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Deadly Human Tests? Or Just Bad EPA Policy?



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From Henry Payne:

Detroit - At the University of Michigan, the Environmental Protection Agency (EPA) has been funding experiments on human beings to determine the effect of particulate pollution on their health. The tests are similar to others around the country that use mobile units to pump in filtered exhaust to labs exposing paid subjects to so-called PM2.5 particulates.

Trouble is, the same EPA that funds the studies claims that any exposure to PM2.5 particulates can be deadly.

“Studies demonstrate an association between premature mortality and fine particulate pollution at the lowest levels measured in the relevant studies, levels that are significantly below” existing Clean Air Act standards, EPA assistant administrator for air and radiation Gina McCarthy testified before Congress. “These studies have not observed a level at which premature mortality effects do not occur.”

If PM2.5 particulates are as dangerous as the EPA says, then how can the same agency simultaneously expose human lab subjects to the compounds? Only by grossly misleading the public on the harmful effects of air pollution.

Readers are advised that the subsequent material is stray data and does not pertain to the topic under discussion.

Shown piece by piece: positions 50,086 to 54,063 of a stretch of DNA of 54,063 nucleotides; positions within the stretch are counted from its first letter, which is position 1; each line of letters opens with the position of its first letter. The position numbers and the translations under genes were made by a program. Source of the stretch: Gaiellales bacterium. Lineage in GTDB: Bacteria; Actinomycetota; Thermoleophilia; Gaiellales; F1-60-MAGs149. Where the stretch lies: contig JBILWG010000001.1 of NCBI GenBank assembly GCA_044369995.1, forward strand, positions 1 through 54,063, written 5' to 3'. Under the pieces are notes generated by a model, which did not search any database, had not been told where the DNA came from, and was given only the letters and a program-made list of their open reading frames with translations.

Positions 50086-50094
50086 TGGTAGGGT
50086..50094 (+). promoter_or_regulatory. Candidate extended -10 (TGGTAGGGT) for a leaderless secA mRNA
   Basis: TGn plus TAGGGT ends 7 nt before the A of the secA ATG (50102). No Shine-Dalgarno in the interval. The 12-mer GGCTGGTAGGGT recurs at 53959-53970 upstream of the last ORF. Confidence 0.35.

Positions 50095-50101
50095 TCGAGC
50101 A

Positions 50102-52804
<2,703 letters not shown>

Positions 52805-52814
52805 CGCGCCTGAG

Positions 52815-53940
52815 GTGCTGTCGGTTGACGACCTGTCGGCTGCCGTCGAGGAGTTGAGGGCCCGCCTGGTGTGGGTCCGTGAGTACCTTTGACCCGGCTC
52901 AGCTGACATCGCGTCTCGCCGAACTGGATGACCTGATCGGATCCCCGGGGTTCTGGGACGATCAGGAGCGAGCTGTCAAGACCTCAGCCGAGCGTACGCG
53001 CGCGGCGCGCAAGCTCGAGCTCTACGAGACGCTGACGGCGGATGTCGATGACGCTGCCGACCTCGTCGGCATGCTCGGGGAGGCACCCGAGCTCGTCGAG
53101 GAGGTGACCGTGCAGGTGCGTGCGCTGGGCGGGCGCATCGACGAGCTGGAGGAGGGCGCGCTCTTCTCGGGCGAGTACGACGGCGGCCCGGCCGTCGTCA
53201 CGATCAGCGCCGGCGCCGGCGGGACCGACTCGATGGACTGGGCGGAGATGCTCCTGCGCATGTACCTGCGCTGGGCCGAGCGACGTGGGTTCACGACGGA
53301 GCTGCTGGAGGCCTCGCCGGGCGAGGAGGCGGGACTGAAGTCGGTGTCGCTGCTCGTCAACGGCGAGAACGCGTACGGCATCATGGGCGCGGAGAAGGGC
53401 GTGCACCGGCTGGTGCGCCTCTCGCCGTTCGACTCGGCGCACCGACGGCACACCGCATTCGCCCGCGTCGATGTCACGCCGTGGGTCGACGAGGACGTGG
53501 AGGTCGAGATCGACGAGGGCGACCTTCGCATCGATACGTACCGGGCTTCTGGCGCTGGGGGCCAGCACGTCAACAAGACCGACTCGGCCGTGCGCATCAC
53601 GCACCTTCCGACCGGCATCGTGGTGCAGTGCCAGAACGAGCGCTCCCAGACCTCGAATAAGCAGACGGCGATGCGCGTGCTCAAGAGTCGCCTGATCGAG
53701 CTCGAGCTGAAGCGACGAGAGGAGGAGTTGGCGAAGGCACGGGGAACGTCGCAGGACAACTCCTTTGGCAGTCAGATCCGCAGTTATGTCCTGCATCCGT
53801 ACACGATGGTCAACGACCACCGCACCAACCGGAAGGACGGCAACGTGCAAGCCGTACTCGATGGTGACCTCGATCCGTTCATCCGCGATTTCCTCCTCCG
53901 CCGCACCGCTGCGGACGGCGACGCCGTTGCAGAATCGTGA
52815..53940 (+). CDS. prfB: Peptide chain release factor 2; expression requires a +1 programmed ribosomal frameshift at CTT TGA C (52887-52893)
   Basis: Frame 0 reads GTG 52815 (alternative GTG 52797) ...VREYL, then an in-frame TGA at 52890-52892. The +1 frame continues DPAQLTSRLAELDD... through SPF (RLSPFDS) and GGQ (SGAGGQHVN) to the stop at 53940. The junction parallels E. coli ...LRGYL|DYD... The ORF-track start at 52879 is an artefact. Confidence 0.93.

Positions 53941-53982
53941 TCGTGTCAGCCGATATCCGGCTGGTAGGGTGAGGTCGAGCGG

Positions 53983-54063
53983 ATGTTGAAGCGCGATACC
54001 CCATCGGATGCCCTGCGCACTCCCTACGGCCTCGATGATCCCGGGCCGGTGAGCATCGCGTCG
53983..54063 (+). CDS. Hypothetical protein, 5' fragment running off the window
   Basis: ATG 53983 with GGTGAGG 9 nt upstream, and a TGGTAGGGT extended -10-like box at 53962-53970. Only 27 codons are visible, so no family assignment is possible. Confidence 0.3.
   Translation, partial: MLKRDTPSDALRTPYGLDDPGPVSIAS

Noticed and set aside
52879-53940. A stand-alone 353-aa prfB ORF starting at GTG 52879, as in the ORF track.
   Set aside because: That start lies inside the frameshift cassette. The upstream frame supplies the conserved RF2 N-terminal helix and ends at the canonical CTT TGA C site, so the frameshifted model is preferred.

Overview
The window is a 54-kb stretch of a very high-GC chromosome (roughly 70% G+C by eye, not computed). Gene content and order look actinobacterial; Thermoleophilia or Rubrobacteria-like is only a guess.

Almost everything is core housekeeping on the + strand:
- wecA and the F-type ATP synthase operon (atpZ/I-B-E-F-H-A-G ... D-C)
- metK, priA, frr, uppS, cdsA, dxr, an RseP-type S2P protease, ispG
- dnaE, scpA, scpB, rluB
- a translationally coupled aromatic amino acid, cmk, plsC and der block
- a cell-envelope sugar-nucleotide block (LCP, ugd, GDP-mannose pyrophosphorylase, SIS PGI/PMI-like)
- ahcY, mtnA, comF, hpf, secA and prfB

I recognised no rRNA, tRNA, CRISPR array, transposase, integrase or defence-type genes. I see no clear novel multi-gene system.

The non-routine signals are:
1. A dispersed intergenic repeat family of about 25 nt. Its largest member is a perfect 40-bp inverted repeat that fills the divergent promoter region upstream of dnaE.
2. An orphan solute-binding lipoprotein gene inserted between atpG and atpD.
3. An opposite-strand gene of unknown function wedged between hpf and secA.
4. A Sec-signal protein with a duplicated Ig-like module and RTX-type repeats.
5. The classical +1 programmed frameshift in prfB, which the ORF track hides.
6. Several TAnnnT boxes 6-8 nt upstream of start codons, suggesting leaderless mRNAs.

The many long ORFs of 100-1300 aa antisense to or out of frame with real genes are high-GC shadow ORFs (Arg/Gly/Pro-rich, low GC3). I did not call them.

In truth, as the U-M studies show, PM2.5 exposure is not fatal, yet the EPA — with the help of its environmental and media allies — has been scaring the public on particulates to justify stringent new air regulations even as they are costing jobs and shutting down coal plants.

“Soot particles from industrial flares, diesel exhaust and road grit … can get deep inside the lungs, causing disease and early death,” writes the Houston Chronicle, parroting EPA’s call for costly new standards that the Obama Administration claims will save 46,000 lives a year.

Steve Milloy, a regulatory scholar with the Competitive Enterprise Institute and publisher of JunkScience.com, is calling the EPA’s bluff.

Milloy is suing researchers like U-M’s Robert Brook claiming he is conducting illegal human experiments.

Read the rest here.



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